The suicide rate in America rose 24 percent between 1999 and 2014, with 13 out of every 100,000 Americans now killing themselves annually, according to new data from the National Center for Health Statistics. For some groups the jump was particularly steep, especially for women ages 45- to 64-years-old (up 63 percent) and girls ages 10- to 14-years-old (up from 50 suicides in 1999 to 150 in 2014).
- "If two people dig each other, they dig each other," wrote Donald Trump about gay marriage in 2005. The New York Times explores what it means that the Republican presidential frontrunner "is far more accepting of sexual minorities than his party's leaders have been."
- Cubans can now come and go from the country by sea… as long as they're on a Carnival Cruise ship.
- A stray tiger fills suburban Houston with terror and cuteness.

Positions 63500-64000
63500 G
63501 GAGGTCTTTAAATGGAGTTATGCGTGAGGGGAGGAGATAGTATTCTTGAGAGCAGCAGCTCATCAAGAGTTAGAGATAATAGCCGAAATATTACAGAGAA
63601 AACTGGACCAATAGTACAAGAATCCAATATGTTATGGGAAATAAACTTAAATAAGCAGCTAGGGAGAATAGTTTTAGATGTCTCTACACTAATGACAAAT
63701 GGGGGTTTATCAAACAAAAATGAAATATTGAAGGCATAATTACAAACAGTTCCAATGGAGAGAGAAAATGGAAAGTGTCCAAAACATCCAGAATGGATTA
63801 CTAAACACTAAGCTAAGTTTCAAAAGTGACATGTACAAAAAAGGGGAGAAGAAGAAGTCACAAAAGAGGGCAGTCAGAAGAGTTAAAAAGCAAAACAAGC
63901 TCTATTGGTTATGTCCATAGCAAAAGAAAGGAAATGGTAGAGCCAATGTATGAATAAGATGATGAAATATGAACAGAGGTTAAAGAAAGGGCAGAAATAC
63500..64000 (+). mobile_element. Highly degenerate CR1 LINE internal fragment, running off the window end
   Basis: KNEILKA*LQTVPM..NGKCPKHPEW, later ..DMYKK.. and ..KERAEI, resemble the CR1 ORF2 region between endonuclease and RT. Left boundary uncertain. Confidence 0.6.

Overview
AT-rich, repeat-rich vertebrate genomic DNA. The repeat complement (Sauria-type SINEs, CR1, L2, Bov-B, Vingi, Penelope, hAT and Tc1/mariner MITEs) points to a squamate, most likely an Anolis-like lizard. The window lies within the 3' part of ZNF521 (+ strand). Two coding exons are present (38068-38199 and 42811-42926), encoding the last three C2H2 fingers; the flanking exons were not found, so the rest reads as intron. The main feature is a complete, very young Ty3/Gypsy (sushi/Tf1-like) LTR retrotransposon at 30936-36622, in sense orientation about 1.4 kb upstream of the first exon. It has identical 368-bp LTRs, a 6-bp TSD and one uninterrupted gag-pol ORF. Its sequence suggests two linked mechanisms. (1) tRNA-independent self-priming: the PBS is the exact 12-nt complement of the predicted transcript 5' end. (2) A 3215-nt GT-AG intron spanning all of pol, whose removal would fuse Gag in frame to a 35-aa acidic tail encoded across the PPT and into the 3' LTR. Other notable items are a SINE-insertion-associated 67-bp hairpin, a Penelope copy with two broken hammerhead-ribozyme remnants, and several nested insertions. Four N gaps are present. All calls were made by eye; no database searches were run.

- Michelle Obama will appear on an upcoming episode of everyone's grandma's favorite television show, NCIS.
- Department of Markets trump Mandates: Papa John's will stop using high-fructose corn syrup in its ingredient list; it also recently banished artificial colors and flavors.
- Uber announced a settlement with drivers in California and Massachusetts. Drivers will remain independent contractors, not employees, but can get tips, appeal decisions to drop drivers to a special panel, and receive $84 million between them, with an additional $16 million if the company goes public and its "valuation increases one and a half times" within the first year.
Plus: Attacks on Saudi Arabia unlikely to raise U.S. oil prices
Jonathan Vanderhagen believes a judge doomed his son to an early death. The judge says Vanderhagen's Facebook posts were intimidating.
"Controlled choice" is supposed to fix inequality in New York public schools. It might make everything worse.
Pending restrictions on vaping products in Michigan and New York are based on an alarmingly broad understanding of the executive branch's "public health" authority.
Woman Sentenced to 12 Years in Prison for Selling $31 of Marijuana Lands Back in Jail for Court Fees
Fines continued to pile up for almost a decade.